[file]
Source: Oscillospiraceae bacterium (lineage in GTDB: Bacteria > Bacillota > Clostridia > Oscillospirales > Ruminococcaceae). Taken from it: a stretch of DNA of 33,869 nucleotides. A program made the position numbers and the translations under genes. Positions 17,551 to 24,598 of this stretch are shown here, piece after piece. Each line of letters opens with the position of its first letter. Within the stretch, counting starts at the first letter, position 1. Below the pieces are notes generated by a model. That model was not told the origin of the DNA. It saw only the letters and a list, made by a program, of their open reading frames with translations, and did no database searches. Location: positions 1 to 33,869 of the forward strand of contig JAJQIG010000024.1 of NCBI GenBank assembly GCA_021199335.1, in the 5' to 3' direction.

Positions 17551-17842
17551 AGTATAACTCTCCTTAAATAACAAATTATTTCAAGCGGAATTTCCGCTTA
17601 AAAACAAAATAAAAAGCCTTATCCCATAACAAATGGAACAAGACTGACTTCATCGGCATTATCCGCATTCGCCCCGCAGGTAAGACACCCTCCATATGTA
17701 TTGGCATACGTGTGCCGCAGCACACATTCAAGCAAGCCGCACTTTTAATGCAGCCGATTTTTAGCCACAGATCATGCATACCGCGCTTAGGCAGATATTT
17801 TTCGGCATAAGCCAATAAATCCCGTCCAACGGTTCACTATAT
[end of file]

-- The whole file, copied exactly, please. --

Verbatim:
Source: Oscillospiraceae bacterium (lineage in GTDB: Bacteria > Bacillota > Clostridia > Oscillospirales > Ruminococcaceae). Taken from it: a stretch of DNA of 33,869 nucleotides. A program made the position numbers and the translations under genes. Positions 17,551 to 24,598 of this stretch are shown here, piece after piece. Each line of letters opens with the position of its first letter. Within the stretch, counting starts at the first letter, position 1. Below the pieces are notes generated by a model. That model was not told the origin of the DNA. It saw only the letters and a list, made by a program, of their open reading frames with translations, and did no database searches. Location: positions 1 to 33,869 of the forward strand of contig JAJQIG010000024.1 of NCBI GenBank assembly GCA_021199335.1, in the 5' to 3' direction.

Positions 17551-17842
17551 AGTATAACTCTCCTTAAATAACAAATTATTTCAAGCGGAATTTCCGCTTA
17601 AAAACAAAATAAAAAGCCTTATCCCATAACAAATGGAACAAGACTGACTTCATCGGCATTATCCGCATTCGCCCCGCAGGTAAGACACCCTCCATATGTA
17701 TTGGCATACGTGTGCCGCAGCACACATTCAAGCAAGCCGCACTTTTAATGCAGCCGATTTTTAGCCACAGATCATGCATACCGCGCTTAGGCAGATATTT
17801 TTCGGCATAAGCCAATAAATCCCGTCCAACGGTTCACTATAT